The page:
Mexico First Latin American Country With COVID-19 Vaccination Program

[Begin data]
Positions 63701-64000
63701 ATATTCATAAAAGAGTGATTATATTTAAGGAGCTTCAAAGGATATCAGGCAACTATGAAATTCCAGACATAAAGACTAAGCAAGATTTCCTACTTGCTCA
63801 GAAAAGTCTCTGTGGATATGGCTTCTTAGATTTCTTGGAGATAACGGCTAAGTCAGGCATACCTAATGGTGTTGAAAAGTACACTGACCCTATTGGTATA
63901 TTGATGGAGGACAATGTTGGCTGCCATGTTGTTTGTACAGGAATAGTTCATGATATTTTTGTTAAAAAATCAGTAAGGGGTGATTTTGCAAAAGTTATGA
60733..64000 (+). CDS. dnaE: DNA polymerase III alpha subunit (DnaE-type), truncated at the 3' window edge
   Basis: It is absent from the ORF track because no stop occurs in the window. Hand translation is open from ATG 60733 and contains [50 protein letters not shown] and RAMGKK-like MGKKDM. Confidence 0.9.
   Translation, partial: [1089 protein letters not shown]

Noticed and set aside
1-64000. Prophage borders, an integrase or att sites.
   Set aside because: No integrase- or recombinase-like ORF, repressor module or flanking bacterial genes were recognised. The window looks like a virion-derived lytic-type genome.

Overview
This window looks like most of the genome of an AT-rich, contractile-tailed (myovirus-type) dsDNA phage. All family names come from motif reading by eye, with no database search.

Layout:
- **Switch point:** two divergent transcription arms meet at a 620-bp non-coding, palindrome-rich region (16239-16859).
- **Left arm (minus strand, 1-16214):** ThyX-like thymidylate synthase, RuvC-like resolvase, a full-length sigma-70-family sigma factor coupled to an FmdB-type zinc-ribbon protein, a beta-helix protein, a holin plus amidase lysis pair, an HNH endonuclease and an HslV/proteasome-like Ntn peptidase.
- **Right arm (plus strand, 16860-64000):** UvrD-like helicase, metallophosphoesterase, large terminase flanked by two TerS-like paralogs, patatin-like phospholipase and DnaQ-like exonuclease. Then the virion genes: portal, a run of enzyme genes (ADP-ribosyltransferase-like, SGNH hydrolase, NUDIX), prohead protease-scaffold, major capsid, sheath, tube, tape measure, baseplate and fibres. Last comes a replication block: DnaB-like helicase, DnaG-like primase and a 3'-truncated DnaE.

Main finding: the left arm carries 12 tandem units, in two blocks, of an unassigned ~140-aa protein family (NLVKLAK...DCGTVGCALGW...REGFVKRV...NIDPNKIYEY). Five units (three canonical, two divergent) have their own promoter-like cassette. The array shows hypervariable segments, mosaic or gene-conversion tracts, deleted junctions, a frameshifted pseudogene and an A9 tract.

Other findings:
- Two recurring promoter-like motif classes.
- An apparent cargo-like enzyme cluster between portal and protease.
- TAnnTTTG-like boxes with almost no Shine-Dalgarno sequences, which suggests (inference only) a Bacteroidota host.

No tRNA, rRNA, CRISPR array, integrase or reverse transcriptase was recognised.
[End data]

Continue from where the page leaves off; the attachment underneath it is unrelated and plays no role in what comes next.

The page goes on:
Mexico became the first Latin American country Thursday to launch a COVID-19 vaccination initiative, offering hope to a nation that has lost some 120,000 people to the pandemic. Maria Irene Ramirez, the 59-year-old head nurse at the intensive care unit at Mexico City’s Ruben Lenero hospital, was the first to get the Pfizer-BioNTech vaccine, in keeping with the country’s strategy to focus first on health care workers. “This is the best gift that I could have received in 2020,” Ramirez said after being inoculated in a ceremony broadcast by national media. Chile will immediately start inoculations of health care workers after receiving the first 10,000 doses of a 10-million dose order of the Pfizer-BioNtech vaccine on Thursday, officials said. Also on Thursday, Costa Rica was preparing to vaccinate two senior citizens in a home near San Jose with the vaccine, while Argentina received about 300,000 doses of Russia’s Sputnik V vaccine. The first batch of the Pfizer-BioNTech COVID-19 vaccine arrives at the Juan Santamaria International Airport, as the coronavirus disease (COVID-19) outbreak continues, in Alajuela, Costa Rica, Dec. 23, 2020.In the USThe United States is about to complete its second week of vaccinations with about 1 million inoculations, mainly among health care workers and elderly residents of nursing homes. The numbers, however, are far short of the goal set by Operation Warp Speed, the federal government’s effort to mass produce millions of doses of vaccines, to inoculate 20 million Americans by the end of the year.   U.S. Operation Warp Speed chief adviser Dr. Moncef Slaoui has warned that it would take longer to administer the doses.  “The commitment that we can make is to make vaccine doses available,” Slaoui said during a press call. “How fast the ramp-up of immunizations, the shots in arms, is happening is slower than we thought it would be.” The Trump administration has reached a deal worth $2 billion to secure an additional 100 million doses of the Pfizer-BioNTech vaccine, which would boost the nation’s supply to 200 million doses by mid-July 2021. With surges throughout the U.S. leading to 327,000 COVID-19 deaths and 18.5 million coronavirus infections, according to Johns Hopkins University, the speed with which immunizations can be administered becomes increasingly important.Intensive Care Unit Nurse Merlin Pambuan, 66, is cheered by hospital staff as she walks out of the hospital where she spent eight months with COVID-19, at Dignity Health – St. Mary Medical Center, in Long Beach, California, Dec. 21, 2020. California became the first U.S. state Thursday to record 2 million coronavirus cases. The grim Christmas Eve milestone was reached as the state was under a strict stay-at-home order and hospitals were overwhelmed with the largest number of infections since the pandemic began more than nine months ago. The coronavirus causes the COVID-19 disease. Sinovac vaccineBrazilian researchers said Wednesday the coronavirus vaccine developed by Chinese drug maker Sinovac Biotech was found to be more than 50% effective in a late-stage clinical trial.   But officials at the state-run research institute Butantan say they are withholding the results of the trial at Sinovac’s request, raising issues once again about the lack of transparency involving the vaccine’s development.   Tests of the Sinovac vaccine, dubbed CoronaVac, were halted last month after an “adverse, serious event” involving a volunteer participant in late October.   Sinovac is one of many drug makers around the world that have been racing to develop a safe and effective vaccine against COVID-19, which has killed more than 1.7 million people out of more than 79 million confirmed infections, according to the Johns Hopkins University’s Coronavirus Resource Center.   New variantChina on Thursday became the latest country to suspend all travel with Britain after the discovery of a new and more contagious strain of the novel coronavirus. The new variant has swept through southern Britain in recent weeks, prompting British Prime Minister Boris Johnson to impose more restrictive lockdown measures in some parts of the country ahead of Christmas Day.   

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